A Beginner’s Guide to Views, Movement, and Snap Grids In to Tinkercad Workplane

A Beginner's Guide to Views, Movement, and Snap Grids In to Tinkercad Workplane

Welcome to your introduction to navigating the Tinkercad workplane! As a beginner, getting familiar with the interface can seem daunting. This guide will walk you through the basics of views, object movement, and utilizing snap grids on the workplane so you can start designing models with confidence.

An overview of the key topics we’ll cover:

  • What is the Tinkercad workplane
  • Changing views of the workplane and objects
  • Moving objects around the workplane
    • Using keyboard shortcuts
    • Using your mouse
  • Understanding snap grids
  • Setting up the optimal grid size

By the end, you’ll have the fundamental know-how you need to start manipulating objects on the Tinkercad workplane. Let’s get started!

What is the Tinkercad Workplane?

A screenshot of the Tinkercad 3D design interface, showing an empty workplane with the basic shapes toolbar open on the right side.

When you first open Tinkercad, you’ll see the default workplane – think of this as your three-dimensional design space. It functions as a flat surface onto which you’ll add and manipulate shapes and objects to create 3D models.

The workplane extends seemingly endlessly along the X and Y axes (width and depth), while the Z axis (height) goes from -1000 to 1000 millimeters. Along the edges of the workplane is a grid of boxes separated by 10 millimeters each. This assists with visualizing distances as you design.

Now let’s go over how you can view and navigate this workplane.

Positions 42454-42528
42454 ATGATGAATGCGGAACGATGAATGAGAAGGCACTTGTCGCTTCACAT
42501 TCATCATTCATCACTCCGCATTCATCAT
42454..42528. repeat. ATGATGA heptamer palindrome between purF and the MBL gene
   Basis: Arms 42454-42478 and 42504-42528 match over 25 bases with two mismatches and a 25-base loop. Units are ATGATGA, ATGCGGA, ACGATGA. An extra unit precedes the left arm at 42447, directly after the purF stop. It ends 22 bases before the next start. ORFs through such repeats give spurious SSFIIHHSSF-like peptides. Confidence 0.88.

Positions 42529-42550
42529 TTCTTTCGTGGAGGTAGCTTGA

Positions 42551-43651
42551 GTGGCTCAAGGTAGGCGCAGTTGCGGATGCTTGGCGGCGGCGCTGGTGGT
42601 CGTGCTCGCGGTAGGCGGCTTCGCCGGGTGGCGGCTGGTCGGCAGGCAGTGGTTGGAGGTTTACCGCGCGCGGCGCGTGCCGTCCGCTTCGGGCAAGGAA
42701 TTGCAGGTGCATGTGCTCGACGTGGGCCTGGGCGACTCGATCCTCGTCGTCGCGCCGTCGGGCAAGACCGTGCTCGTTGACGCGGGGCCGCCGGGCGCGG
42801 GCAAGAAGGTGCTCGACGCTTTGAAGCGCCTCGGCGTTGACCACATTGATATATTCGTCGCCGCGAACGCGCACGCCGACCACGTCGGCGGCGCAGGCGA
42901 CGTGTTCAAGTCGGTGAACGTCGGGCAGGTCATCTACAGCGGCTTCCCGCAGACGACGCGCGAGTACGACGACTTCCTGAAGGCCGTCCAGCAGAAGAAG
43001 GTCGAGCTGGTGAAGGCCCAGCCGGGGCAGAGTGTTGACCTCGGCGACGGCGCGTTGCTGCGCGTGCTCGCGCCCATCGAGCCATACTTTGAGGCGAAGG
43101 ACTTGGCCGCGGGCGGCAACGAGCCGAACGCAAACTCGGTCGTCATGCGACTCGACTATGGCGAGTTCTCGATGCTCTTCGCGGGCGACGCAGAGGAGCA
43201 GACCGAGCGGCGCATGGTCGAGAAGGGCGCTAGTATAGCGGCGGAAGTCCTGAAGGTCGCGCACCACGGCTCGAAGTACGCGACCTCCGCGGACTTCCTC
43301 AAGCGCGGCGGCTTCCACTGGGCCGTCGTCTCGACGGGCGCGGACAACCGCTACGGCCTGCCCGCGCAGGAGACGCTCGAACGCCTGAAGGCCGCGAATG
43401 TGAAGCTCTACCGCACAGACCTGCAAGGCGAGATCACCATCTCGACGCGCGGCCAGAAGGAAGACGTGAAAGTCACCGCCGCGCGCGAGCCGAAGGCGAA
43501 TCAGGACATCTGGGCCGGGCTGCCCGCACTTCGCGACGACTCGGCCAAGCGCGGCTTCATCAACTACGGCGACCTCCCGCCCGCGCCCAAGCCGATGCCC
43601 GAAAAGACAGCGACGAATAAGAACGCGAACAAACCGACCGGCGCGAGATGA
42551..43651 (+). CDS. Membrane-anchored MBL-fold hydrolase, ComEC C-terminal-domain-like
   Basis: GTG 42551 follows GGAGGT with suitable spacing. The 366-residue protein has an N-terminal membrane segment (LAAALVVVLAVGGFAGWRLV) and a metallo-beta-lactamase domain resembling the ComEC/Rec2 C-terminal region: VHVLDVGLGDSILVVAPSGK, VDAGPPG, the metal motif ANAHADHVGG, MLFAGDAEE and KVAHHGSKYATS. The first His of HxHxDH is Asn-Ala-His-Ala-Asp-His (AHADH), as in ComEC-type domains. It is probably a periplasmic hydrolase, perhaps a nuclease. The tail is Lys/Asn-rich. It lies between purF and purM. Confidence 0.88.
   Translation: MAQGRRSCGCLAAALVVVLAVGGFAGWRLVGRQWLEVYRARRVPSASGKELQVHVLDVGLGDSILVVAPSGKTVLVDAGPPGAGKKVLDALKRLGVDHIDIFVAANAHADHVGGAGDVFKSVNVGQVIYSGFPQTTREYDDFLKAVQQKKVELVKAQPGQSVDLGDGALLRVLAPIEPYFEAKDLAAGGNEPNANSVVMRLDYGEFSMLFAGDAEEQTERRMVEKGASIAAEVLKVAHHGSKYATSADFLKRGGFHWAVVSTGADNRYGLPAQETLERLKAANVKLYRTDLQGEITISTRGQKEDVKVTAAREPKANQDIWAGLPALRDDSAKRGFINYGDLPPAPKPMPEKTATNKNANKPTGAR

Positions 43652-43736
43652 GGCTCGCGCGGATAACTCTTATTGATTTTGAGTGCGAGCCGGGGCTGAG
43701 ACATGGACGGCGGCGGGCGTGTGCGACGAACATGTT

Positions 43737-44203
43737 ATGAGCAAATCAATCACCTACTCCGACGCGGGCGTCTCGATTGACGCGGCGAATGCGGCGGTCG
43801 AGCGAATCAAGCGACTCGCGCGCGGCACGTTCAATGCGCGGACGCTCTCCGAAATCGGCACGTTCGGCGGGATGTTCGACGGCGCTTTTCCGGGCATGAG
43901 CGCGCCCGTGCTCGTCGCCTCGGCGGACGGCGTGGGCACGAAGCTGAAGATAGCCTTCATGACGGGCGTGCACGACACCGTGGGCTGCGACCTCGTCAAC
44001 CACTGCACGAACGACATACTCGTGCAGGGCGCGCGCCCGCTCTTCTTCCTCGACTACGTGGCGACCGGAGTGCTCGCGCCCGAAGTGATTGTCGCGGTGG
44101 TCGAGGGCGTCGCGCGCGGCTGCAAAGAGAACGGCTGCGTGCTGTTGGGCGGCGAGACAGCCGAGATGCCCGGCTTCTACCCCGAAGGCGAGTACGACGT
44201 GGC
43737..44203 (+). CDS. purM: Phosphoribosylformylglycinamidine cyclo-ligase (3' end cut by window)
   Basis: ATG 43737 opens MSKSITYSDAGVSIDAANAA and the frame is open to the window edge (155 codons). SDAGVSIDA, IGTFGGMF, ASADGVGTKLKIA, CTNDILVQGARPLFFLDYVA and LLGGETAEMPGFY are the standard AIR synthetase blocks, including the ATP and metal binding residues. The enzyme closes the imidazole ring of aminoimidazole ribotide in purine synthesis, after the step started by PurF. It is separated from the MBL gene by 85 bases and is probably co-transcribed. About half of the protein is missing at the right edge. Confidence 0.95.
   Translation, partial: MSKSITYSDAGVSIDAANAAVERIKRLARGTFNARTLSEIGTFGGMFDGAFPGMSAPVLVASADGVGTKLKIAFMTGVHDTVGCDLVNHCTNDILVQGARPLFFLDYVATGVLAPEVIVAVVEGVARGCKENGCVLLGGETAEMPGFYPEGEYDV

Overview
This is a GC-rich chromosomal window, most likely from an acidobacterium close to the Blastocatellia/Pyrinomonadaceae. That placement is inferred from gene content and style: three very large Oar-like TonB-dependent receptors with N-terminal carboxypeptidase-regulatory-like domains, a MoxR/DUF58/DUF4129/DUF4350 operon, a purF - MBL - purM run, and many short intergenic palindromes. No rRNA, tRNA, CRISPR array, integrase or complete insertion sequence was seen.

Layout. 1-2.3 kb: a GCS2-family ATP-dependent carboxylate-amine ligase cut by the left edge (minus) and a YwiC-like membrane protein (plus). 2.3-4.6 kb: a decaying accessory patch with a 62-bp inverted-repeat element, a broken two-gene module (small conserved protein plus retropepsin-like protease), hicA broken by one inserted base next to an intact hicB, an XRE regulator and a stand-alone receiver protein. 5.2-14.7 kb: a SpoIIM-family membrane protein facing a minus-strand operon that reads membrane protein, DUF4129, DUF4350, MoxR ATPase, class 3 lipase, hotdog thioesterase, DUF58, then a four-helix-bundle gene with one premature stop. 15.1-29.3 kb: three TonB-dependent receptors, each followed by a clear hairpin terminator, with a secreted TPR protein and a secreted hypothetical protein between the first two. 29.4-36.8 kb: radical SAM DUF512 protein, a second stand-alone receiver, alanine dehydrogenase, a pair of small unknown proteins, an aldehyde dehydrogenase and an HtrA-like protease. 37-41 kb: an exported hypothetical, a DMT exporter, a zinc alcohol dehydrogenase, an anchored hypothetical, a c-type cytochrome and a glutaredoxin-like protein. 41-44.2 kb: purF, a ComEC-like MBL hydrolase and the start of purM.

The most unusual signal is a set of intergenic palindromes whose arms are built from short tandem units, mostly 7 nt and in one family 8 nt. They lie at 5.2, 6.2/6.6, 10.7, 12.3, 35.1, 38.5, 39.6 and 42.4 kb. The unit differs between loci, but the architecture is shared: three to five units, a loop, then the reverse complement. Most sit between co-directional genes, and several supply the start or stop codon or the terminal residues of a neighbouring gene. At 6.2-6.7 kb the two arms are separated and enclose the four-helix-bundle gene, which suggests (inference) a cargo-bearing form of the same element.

Changing Views on the Tinkercad Workplane

As you add and manipulate objects on your workplane, you’ll need to view it from different angles. There are a few ways to adjust your perspective:

Use the View Buttons

On the right toolbar, you’ll see buttons for common views like Top, Front, Right, and 3D. Click these to orient the angle of the workplane:

Show Image

  • Top – Looking down at the workplane from above
  • Bottom – Up at the workplane from below
  • Left – Viewing from the left side
  • Right – Viewing from the right side
  • Front – Facing the front edge of the workplane
  • Back – Facing the back edge of the workplane
  • Home – Restores the default angle
  • 3D – Allows full 360 degree rotation

Rotate Manually

Alternatively, right click and drag your mouse across the workplane to rotate the view manually. Use the scroll wheel to zoom in and out. This gives you more granular control compared to just using the buttons.

Switch Between 3D and Orthographic View

By default, Tinkercad shows a 3D perspective view that gives depth to objects on the workplane. Click the cube icon in the top right to change to Orthographic view – this displays objects two-dimensionally without any depth or vanishing points.

Orthographic view can be especially helpful when initially laying out objects and designs from a top-down perspective. Feel free to toggle between the two views as needed in your workflow.

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Moving Objects Around the Tinkercad Workplane

Now that you know how to manipulate the workplane view itself, let’s go over how to move individual objects. Being able to precisely place shapes and components where you want forms the backbone of designing 3D models.

You’ll primarily rely on your mouse, keyboard shortcuts, or a mix of both:

Use Your Mouse

A screenshot of the Tinkercad 3D design interface with a selected red cube on the workplane and the properties panel open for the box shape.

To move an object, click and drag it to the desired location on the workplane. This is the most straightforward method.

You can drag objects across both the X and Y axes. To move something vertically between heights, click and drag the curved arrow icon to position along the Z axis up and down.

Use Keyboard Shortcuts